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South Africa continues to benefit from renewable energy investments, says study

Out-Law News | 25 Aug 2015 | 4:46 pm | 2 min. read

Renewable energy from South Africa’s first wind and solar plants generated more than 4 billion rand (ZAR) ($309 million) for the country during the first six months of 2015 than they cost, according to a new study.

The independent study by the South African government-owned Council for Scientific and Industrial Research (CSIR), the second of its kind, comes as the Department of Energy continues with a procurement programme to expand the nation’s electricity generating capacity.

The CSIR said the “first benefit, derived from diesel and coal fuel cost savings, is pinned at ZAR 3.6bn ($278m)”. “This is because 2 terawatt hours (TWh) of wind and solar energy replaced the electricity that would have otherwise been generated from diesel and coal (1.5 TWh from diesel-fired open-cycled gas turbines and 0.5 TWh from coal power stations)”.

According to the CSIR, the “second benefit” was a saving of ZAR 4.6bn to the economy “derived from 203 hours of so-called 'unserved energy' that were avoided thanks to the contribution of the wind and solar projects”.

Unserved energy is the expected amount of energy that would fail to be supplied owing to generating capacity deficiencies or shortages in basic energy supplies.

During the 203 hours, “the supply situation was so tight that some customers' energy supply would have had to be curtailed if it had not been for the renewables”, the CSIR said. “The avoidance of unserved energy cumulated into the effect that during 15 days from January to June 2015, load shedding was avoided entirely, delayed, or a higher stage of load shedding prevented thanks to the contribution of the wind and solar projects.”

The CSIR said direct cash savings on fuel spending for the national power utility Eskom and “the macroeconomic benefits of having avoided ‘unserved energy’ are countered by the tariff payments to the independent power producers (IPPs) of the first wind and solar projects”. According to the study, those payments amounted to ZAR 4.3bn ($332m) from January to June 2015. Therefore, renewables contributed a total net benefit of R4 billion (or R2 per kWh of renewable energy) to the economy.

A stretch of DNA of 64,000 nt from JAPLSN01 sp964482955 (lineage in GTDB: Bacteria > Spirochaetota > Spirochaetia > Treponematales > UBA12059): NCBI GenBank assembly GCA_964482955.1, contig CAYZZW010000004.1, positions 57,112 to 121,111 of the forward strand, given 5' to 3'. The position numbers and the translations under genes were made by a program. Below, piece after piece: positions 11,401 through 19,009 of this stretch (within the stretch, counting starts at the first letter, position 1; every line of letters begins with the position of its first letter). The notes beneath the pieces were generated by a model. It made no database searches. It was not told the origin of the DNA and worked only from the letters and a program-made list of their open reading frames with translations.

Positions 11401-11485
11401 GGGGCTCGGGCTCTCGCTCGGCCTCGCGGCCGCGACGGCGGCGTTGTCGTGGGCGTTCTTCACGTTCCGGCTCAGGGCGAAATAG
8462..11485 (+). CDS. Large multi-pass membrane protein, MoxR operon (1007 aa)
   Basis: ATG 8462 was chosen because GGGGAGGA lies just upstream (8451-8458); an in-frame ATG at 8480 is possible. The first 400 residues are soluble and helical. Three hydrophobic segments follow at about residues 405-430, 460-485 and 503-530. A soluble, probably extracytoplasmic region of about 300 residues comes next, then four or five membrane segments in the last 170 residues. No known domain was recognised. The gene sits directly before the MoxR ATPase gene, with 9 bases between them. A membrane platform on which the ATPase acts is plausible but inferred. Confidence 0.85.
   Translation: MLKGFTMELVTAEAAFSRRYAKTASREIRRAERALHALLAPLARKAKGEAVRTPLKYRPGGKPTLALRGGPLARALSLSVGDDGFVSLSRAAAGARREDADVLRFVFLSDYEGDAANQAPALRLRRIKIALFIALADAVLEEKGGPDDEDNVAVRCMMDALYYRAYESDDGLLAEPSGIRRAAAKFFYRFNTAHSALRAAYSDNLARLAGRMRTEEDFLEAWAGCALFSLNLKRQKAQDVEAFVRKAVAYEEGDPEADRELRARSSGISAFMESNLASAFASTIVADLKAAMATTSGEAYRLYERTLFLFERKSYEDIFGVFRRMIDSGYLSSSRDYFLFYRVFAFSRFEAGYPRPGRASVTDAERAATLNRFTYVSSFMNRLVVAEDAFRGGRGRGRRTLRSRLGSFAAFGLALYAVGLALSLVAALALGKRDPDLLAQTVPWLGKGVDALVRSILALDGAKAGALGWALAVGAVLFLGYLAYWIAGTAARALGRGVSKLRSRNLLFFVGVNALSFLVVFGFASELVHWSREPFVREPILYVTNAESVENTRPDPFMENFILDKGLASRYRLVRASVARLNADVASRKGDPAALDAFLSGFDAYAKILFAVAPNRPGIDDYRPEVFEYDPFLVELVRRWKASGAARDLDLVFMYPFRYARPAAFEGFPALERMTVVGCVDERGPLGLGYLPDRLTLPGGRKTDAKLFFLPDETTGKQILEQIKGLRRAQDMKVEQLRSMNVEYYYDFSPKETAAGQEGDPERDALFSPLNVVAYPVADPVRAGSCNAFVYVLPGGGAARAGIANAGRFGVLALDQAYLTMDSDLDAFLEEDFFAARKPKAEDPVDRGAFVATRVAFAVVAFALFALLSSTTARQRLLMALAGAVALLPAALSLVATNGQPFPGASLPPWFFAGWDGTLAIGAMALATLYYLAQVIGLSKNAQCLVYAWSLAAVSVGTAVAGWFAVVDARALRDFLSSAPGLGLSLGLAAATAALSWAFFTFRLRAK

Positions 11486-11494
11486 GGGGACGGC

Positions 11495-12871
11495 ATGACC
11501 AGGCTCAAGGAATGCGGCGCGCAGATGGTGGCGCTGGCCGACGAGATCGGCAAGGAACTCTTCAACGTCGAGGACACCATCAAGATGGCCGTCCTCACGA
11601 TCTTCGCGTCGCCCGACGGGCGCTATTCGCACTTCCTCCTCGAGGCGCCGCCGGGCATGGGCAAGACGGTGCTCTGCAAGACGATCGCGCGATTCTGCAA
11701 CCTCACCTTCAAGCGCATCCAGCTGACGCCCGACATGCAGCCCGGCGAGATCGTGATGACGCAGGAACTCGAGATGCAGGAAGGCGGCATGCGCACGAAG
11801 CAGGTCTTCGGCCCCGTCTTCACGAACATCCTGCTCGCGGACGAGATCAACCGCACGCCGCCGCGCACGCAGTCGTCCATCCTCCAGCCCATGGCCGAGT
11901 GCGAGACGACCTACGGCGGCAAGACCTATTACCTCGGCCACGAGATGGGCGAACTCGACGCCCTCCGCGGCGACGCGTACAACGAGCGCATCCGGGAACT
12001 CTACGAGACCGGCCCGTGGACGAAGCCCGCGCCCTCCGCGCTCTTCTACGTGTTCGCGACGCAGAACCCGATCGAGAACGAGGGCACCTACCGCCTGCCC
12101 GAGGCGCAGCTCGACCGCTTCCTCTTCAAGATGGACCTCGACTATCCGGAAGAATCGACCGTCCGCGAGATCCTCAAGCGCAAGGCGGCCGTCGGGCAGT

The CSIR said: “As for wind alone, these projects were cash positive for Eskom to the tune of ZAR 300m ($23m), saving ZAR 1.5bn ($116m) in fuel payments while costing only ZAR 1.2bn ($92m) in tariff payments to IPPs.

The head of the CSIR’s ‘energy centre’ Tobias Bischof-Niemz said the study was based on actual hourly production data for the different supply categories of the South African power system, such as coal, diesel, wind and solar. “We've developed a methodology... to determine whether at any given hour of the year, renewables have replaced coal or diesel generators, or whether they have even prevented so-called 'unserved energy’.”

Bischof-Niemz said the study showed that a trend established by the CSIR’s first study, the results of which were published last January, “continued and speeded up, and that renewable energy provided a huge net financial benefit to the country”

“Without the solar and wind projects, we would have spent significant additional amounts on diesel, and energy would have had to be 'unserved' during more than 200 additional hours from January to June 2015,” Bischof-Niemz said.

The cost per kilowatt-hour of renewable energy for new projects in South Africa is now close to ZAR 0.80 (about $0.06) for solar and between ZAR 0.60-0.70 ($0.46-0.54) for wind projects, Bischof-Niemz said. “That will keep the net financial benefits of new renewables positive, even in a future with a less constrained power system.”

In June 2015, South Africa’s energy minister announced plans to step up the procurement process for new gas-fired plants to revitalise the country’s struggling energy sector amid severe power shortages.

Tina Joemat-Pettersson told South Africa’s National Assembly (17-page / 300 KB PDF) that the “lack of timely coordination of our planning, alignment and implementation of our country’s energy programmes has created serious challenges for us”.

Private sector involvement in South Africa’s energy sector through the IPP programme will also continue apace, with a further 17,000 megawatts of electricity generating capacity set to come on stream from renewables, coal, gas and co-generation “towards the end of 2022,” the minister said. In addition, South Africa has launched a process to procure a new generation of nuclear power plants.